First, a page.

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  Standing Waves

Standing Waves

Standing waves (or stationary waves) are the result of refraction and interference.

Refraction is the reflection of sound. A sound wave traveling through space will eventually meet some kind of surface. When that happens, the sound wave will be reflected back by that surface. Have you ever clapped your hands in a big empty room? If yes, you have noticed that sort of “echo” coming back from the walls. That is because the walls are reflecting the sound waves generated by your hand clapping. The reflected sound reaches your ears later than the original sound, therefore creating an echo. The same goes for the long reverberations that you experience when you make a sound inside a big church.

Interference is the way many waves interact with each other. If you throw a pebble in a pond where the surface of the water is relatively still, you will see concentric waves spreading ours from the place where the pebble has hit the water.

If you throw two pebbles in two different spots of the pond, you will see two series of concentric waves spreading out from each spot. At some point, these two waves will touch each other and create a ripple. The ripple is the result of interference between the two waves.

In the previous section, we have defined the positive and the negative phases of a sound wave.

Let's imagine that two waves of the same frequency overlap. If the positive and negative phases of wave 1 and wave 2 coincide, the two waves will interfere with each other “constructively”.

If the negative phase of wave 1 coincides with the positive wave of wave 2 (or vice versa), the two waves will interfere with each other “destructively”.

Constructive interference leads to an increase in amplitude, whereas destructive interference leads to the canceling of both waves.

A standing wave is produced when one wave traveling in one direction meets a surface that reflects the wave back so that a similar wave starts traveling in the opposite direction and it matches the length of the source wave. This only happens at specific frequencies depending on the distance between the source of the sound and the reflecting surface.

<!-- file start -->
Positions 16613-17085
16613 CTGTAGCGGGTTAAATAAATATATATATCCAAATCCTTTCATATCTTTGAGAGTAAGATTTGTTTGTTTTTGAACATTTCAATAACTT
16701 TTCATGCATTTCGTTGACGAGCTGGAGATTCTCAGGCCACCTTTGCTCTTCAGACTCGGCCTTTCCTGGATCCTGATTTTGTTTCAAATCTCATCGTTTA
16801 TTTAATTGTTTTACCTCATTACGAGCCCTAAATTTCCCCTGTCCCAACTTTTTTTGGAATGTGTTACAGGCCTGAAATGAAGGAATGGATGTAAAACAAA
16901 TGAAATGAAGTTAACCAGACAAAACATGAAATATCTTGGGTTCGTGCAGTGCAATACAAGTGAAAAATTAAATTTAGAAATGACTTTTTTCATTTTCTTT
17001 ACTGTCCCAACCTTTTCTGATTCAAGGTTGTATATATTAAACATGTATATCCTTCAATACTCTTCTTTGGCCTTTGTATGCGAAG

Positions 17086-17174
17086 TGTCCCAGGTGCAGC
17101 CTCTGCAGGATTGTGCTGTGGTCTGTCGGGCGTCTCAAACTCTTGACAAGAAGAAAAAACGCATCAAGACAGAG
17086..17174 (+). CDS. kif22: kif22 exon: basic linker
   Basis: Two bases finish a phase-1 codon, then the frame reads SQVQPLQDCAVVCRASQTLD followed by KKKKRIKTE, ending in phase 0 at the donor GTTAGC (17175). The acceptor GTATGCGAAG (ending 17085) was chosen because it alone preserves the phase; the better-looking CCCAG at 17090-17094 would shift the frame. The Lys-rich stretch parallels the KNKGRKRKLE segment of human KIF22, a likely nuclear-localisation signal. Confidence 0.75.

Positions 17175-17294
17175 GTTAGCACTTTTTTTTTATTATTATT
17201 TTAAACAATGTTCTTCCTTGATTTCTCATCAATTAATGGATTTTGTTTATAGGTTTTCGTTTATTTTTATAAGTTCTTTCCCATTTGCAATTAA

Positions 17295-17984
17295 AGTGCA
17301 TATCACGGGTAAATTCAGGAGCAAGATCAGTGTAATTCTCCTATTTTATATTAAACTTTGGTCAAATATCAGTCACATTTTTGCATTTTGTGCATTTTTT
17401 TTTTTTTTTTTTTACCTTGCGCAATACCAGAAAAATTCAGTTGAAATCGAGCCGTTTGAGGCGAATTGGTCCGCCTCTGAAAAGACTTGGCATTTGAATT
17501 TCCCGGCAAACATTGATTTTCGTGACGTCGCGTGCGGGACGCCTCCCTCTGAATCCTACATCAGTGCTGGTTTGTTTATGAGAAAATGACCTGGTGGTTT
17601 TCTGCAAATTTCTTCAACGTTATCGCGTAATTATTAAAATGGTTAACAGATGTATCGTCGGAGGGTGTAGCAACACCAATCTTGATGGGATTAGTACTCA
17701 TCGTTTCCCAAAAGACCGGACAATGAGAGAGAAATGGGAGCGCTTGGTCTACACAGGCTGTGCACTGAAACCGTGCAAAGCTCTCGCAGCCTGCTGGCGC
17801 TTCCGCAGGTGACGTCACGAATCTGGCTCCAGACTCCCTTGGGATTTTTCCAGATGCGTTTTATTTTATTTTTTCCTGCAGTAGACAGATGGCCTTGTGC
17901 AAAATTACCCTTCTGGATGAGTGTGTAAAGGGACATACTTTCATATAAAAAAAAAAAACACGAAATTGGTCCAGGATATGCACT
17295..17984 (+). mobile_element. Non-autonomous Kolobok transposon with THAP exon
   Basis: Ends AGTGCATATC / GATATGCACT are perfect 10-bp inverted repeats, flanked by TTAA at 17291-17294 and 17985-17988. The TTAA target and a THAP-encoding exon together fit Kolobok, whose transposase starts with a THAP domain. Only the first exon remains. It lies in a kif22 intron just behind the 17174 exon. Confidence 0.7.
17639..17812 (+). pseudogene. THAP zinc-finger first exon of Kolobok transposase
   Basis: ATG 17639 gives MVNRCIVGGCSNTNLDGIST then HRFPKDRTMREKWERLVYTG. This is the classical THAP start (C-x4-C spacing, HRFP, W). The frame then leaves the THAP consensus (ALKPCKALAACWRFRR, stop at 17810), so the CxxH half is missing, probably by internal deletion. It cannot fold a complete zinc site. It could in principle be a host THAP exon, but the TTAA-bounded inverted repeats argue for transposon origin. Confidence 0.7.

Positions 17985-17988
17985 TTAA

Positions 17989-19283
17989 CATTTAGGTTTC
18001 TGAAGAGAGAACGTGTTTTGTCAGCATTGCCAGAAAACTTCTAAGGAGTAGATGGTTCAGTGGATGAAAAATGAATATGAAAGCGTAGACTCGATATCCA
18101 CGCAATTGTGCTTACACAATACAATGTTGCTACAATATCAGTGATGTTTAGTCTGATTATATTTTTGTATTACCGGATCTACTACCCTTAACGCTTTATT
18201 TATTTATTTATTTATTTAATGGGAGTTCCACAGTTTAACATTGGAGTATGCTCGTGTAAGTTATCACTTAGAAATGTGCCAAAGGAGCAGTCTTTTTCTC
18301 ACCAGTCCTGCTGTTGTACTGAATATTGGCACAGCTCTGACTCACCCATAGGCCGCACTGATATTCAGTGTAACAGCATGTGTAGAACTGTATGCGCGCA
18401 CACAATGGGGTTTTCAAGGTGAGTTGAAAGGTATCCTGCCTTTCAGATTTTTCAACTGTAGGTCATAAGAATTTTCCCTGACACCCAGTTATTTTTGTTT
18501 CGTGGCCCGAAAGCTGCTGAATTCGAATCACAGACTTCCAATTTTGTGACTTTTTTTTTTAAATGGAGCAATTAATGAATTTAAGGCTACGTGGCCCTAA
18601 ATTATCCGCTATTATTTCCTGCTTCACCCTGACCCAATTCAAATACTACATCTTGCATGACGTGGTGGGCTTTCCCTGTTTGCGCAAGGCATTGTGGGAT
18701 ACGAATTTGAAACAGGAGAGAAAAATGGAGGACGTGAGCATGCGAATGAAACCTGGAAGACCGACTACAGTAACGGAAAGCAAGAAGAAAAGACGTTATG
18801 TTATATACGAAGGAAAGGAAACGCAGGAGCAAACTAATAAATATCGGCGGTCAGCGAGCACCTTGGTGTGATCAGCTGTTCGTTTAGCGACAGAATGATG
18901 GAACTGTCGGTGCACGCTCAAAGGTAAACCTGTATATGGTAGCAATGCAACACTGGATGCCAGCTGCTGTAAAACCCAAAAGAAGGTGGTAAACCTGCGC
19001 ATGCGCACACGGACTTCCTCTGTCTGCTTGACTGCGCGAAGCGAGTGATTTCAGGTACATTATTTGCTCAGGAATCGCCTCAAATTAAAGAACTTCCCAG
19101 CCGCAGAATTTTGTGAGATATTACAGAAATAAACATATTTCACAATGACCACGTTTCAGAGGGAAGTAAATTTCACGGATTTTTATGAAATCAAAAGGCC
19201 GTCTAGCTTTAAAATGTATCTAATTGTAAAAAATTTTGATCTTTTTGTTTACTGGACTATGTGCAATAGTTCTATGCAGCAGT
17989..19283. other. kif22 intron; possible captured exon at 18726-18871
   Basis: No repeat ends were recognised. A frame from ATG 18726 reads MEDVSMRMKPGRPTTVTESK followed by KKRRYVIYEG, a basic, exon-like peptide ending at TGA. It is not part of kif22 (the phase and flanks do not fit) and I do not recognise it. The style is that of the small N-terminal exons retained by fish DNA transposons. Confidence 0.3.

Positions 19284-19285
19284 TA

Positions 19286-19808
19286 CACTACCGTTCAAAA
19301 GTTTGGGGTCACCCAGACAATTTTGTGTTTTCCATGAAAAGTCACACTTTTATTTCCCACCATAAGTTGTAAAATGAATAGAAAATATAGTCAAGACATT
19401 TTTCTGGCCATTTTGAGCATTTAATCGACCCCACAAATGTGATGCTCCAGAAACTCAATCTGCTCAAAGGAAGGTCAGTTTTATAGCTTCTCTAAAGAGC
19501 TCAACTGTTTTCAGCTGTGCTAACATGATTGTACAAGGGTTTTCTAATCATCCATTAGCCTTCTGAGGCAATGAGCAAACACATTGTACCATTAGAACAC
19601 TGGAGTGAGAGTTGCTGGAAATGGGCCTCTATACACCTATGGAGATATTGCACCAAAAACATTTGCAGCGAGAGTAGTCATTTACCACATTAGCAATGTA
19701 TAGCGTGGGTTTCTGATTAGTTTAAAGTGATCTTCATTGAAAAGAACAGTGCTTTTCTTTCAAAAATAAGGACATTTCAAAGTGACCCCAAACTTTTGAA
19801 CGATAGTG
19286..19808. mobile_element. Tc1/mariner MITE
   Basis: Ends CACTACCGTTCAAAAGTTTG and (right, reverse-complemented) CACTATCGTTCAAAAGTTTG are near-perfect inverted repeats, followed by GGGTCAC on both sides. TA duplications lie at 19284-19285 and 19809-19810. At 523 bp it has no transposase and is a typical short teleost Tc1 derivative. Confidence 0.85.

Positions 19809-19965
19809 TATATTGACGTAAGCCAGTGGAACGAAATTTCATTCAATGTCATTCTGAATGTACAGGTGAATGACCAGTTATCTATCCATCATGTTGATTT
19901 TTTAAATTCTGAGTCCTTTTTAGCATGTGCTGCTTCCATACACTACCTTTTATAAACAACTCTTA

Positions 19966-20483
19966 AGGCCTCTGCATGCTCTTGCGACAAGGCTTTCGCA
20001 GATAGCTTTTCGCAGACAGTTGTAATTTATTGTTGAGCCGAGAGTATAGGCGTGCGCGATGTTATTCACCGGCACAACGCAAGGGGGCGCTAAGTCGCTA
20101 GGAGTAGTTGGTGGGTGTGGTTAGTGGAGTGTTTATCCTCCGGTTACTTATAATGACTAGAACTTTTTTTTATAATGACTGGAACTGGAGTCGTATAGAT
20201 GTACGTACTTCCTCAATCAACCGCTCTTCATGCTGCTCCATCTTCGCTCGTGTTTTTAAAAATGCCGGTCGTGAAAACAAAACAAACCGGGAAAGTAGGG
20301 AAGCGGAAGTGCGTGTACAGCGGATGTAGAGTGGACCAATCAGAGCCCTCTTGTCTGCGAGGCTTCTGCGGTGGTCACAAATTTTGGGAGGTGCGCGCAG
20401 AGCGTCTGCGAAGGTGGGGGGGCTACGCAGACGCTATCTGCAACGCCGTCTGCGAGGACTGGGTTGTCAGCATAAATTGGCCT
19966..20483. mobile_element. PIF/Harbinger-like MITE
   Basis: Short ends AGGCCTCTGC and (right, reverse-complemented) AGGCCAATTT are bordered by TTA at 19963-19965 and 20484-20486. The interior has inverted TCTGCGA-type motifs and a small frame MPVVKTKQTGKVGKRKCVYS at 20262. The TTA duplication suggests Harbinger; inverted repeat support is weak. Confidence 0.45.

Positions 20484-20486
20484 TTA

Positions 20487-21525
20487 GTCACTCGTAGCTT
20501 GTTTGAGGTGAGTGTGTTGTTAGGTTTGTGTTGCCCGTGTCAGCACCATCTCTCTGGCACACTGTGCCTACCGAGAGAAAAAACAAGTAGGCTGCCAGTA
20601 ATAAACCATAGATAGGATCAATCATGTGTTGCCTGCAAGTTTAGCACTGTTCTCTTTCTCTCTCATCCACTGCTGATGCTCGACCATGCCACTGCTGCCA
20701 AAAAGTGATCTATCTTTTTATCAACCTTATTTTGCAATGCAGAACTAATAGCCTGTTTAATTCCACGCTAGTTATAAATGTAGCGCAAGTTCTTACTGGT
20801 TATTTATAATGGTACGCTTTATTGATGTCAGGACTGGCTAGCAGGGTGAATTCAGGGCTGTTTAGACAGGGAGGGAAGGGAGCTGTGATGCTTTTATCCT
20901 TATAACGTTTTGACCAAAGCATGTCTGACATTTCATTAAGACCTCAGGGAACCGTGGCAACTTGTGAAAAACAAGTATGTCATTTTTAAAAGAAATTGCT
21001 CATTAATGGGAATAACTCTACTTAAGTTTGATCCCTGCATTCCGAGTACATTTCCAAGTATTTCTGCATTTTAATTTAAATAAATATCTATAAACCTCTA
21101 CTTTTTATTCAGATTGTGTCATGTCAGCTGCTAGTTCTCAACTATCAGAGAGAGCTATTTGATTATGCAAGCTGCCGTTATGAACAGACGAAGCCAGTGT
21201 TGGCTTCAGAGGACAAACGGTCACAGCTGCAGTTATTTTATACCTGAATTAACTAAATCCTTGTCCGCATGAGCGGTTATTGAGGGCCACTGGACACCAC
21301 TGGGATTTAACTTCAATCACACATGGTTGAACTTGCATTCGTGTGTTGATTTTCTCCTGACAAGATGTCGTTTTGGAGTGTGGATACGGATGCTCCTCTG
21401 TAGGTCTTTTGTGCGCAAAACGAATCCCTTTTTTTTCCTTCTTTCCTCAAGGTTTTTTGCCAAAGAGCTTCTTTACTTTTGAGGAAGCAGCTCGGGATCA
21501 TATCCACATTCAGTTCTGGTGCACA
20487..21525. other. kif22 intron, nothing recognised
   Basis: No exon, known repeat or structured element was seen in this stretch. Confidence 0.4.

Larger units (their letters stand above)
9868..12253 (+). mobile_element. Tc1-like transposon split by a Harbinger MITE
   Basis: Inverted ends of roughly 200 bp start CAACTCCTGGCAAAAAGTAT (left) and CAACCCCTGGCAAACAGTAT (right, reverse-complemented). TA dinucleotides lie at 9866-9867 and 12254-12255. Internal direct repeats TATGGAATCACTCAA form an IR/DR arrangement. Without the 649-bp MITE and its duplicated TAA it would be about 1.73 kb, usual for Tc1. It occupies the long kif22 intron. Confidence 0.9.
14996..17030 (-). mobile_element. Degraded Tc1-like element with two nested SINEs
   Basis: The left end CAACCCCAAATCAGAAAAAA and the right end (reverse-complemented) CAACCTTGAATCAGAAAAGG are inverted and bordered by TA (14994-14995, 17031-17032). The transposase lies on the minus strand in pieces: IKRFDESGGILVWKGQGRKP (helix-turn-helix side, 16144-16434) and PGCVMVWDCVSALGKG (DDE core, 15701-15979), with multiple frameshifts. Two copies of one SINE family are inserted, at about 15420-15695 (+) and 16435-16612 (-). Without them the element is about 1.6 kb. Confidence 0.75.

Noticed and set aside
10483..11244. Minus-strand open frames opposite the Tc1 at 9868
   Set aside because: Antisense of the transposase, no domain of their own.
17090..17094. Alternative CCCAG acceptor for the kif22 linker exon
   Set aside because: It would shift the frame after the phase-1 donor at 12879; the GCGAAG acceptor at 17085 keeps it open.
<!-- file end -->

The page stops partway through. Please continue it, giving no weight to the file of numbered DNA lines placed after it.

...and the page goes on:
Now we have two identical waves traveling in opposite directions. Every time the positive and negative phases of the two waves match, in those exact places in space, a constructive interference takes place, creating a wave of higher amplitude that appears to be stationary (motionless).

In this animation, the red wave travels in one direction while the green wave travels in the opposite direction. The blue wave is the standing wave resulting when the positive and negative phases of the red and green waves coincide.

Standing waves are used to create acoustic levitation. Researchers have been able to place drops of water or tiny objects on the “antinodes” of standing waves (the areas where the amplitude is higher) created in laboratories and they would be sustained by the power of sound. They would only fall down once the standing wave is canceled by changing the frequency of the original wave, which at that point no longer matches with its reflected opposite.

It is a widespread theory that some ancient civilizations understood these principles and were able to use acoustic levitation.